At one time or another, most kids will experience a minor facial injury accompanied by pain, swelling, bruising or bleeding, and most of these facial injuries will occur during sports time or play. Experts from The Children’s Medical Centre talk to us about trauma types and prevention.
A number of sports activities put children at risk for facial injury, such as general contact sports, martial arts, gymnastics, and cycling. Proper supervision and appropriate protective gear should always be employed during dangerous activities. But when accidents do happen, children’s facial injuries require special attention, as facial trauma can range between minor injuries to disfigurement that lasts a lifetime. Children’s facial trauma differs from adult injury because the face is not fully formed and future growth will be a factor in how the child heals and recovers.
Some common types of facial trauma in children
Soft tissue injuries. Injuries such as cuts may occur on the soft tissue of the face. If deeper or longer, they may require suturing or some other form of closure (like special tissue glues). In combination with suturing the wound, the doctor should take care to inspect and treat any injures to the facial nerves, glands, or ducts.
Nasal fractures. Children’s noses differ significantly from those of adults. The soft, compliant cartilages of a child’s nose bend easily during blunt trauma. In addition, the nose does not project as much from the face as compared to adults. These two things combine to lead to a decreased incidence of nasal fractures as compared with adults. However, impacting forces during trauma in children are dissipated over the entire face resulting in much more swelling as compared with adults, which often creates dramatic presentation several hours after the trauma. Nasal injuries are often re-evaluated in 3 to 4 days after the swelling has subsided when a more accurate assessment of the nasal injury can be made.
Ear hematoma. Ear hematoma is often the result of childhood play and may result in cauliflower ear deformity if not treated early and properly. Hematoma should be properly evacuated and roll bolsters placed to the ear to preserve exact shape of the auricle.
Bone injuries. When facial bone fractures occur, the treatment is similar to that of a bone fracture in other parts of the body. Some injuries may not need treatment, and others may require stabilisation and fixation using wires, plates, and screws.
Dental trauma in children
In the very young child, injuries to baby teeth usually result from learning to walk. There may also damage the unerupted permanent teeth. In older adolescents sports injuries are the main source of tooth and mouth injuries. Up to 40% of dental injuries in older adolescents occur while playing sports.
Common dental injuries and their treatment
The treatment depends upon the type of injury and whether the injured tooth is a baby or a permanent tooth.
Dislocated or loose baby tooth: A baby tooth that is loose may be left in place or removed, depending upon the severity of the injury. A baby tooth that was knocked out completely, should never be placed back into the gums because of the risk of damage to the permanent tooth.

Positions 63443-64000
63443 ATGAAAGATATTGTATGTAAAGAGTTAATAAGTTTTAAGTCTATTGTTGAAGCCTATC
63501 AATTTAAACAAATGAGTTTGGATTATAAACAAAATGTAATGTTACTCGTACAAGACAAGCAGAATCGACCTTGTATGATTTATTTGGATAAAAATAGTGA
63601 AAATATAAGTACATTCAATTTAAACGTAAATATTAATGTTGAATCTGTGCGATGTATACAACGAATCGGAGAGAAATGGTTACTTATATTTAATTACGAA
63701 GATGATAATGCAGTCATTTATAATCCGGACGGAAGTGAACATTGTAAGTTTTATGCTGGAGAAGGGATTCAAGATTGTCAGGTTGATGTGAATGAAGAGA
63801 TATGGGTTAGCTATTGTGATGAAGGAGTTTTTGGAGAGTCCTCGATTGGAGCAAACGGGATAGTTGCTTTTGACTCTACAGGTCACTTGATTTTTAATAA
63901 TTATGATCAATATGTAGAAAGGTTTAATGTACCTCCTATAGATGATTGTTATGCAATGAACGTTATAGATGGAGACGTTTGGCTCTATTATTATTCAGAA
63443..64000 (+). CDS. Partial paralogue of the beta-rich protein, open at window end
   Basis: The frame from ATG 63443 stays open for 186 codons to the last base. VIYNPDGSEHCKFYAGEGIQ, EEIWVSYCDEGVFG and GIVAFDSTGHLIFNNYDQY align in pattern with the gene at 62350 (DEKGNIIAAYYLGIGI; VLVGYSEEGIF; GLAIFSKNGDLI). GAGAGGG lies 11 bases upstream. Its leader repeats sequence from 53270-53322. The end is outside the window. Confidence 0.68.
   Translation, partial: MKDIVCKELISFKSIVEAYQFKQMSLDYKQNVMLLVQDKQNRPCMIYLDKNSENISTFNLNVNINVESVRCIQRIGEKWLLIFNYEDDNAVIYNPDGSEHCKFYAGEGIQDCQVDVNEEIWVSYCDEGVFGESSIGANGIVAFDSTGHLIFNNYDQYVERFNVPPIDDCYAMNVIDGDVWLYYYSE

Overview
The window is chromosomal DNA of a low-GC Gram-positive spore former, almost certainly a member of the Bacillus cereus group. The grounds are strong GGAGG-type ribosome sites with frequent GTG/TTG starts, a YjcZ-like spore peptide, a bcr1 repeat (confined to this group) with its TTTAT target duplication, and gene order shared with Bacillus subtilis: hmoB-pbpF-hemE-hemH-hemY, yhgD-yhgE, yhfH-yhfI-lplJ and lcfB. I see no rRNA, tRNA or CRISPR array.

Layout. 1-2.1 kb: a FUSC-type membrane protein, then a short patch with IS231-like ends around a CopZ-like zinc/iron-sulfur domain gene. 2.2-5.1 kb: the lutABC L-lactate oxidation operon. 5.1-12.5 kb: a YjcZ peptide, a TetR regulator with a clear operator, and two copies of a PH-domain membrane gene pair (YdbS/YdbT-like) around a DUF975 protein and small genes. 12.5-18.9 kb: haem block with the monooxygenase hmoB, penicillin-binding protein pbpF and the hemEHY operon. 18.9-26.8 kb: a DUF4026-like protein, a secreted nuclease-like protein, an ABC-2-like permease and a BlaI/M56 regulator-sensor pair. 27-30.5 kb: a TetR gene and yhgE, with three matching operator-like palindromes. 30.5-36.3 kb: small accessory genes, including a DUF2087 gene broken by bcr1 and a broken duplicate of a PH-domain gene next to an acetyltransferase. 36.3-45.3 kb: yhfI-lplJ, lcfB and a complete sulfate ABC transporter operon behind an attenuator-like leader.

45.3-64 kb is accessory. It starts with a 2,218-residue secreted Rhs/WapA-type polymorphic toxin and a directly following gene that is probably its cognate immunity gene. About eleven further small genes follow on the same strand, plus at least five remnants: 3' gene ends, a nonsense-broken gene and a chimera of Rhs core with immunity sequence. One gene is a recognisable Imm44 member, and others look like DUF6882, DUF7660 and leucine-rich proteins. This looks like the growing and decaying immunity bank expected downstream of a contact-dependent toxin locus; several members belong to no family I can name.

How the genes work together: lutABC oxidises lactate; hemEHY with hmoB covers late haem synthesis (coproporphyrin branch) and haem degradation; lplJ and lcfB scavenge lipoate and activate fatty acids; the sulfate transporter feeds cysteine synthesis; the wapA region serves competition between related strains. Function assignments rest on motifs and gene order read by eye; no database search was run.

Dislocated permanent tooth: A permanent tooth that is knocked out is a dental emergency that requires prompt treatment. The tooth should be placed back into the tooth socket as soon as possible, ideally within 15 minutes and up to one hour.
The tooth should be stored in a container of cold milk. If cold milk is not immediately available then place the tooth in a container of the child’s saliva. Do not store the tooth in water, because this will reduce the chances of successfully healing of the reimplanted tooth. The child should see a dentist as quickly as possible.
Broken tooth: Children with broken teeth should see a dentist promptly. The dentist will determine if the tooth’s nerves could be damaged. Treatment may include smoothing the rough edges of the tooth, repairing it with a tooth-colored resin material, leaving the tooth in place, or removing it. Tooth fragments should be saved, if possible, and stored in tap water as they can sometimes be reattached.
Prevention and adequate preparation are the key elements in minimising injuries that occur in sports for our little ones. Although most such injuries are minor in nature, they should be evaluated promptly and treated early to reduce any complications.
With thanks to Dr Sasa Janjanin, Pediatric ENT specialist, Dr. Q. A. Qasem, Pediatric Ophthalmologist and Specialised Paediatric Eye surgeon and Dr Agnes Roze, Pediatric Dentist. www.tcmcdubai.com
Tips to Prevent Sports-Related Tooth and Mouth Injuries
One of the ways that parents can reduce the chances of mouth and dental injuries during recreational and sports activities is to have the child wear a proper protection equipment:
When playing sports, the best way to protect your teeth and mouth is by wearing a mouth guard. They protect not just the teeth but the lips, cheeks and tongue. The better the fit, the more protection they offer.
This equipment protects against trauma to the face, especially when playing certain sports positions, like baseball catcher or hockey goalie.
It’s always wise to wear a helmet made for the activity that you are participating in. Although most helmets won’t protect the teeth and mouth, they will protect another important area – your head, to help protect against a brain concussion.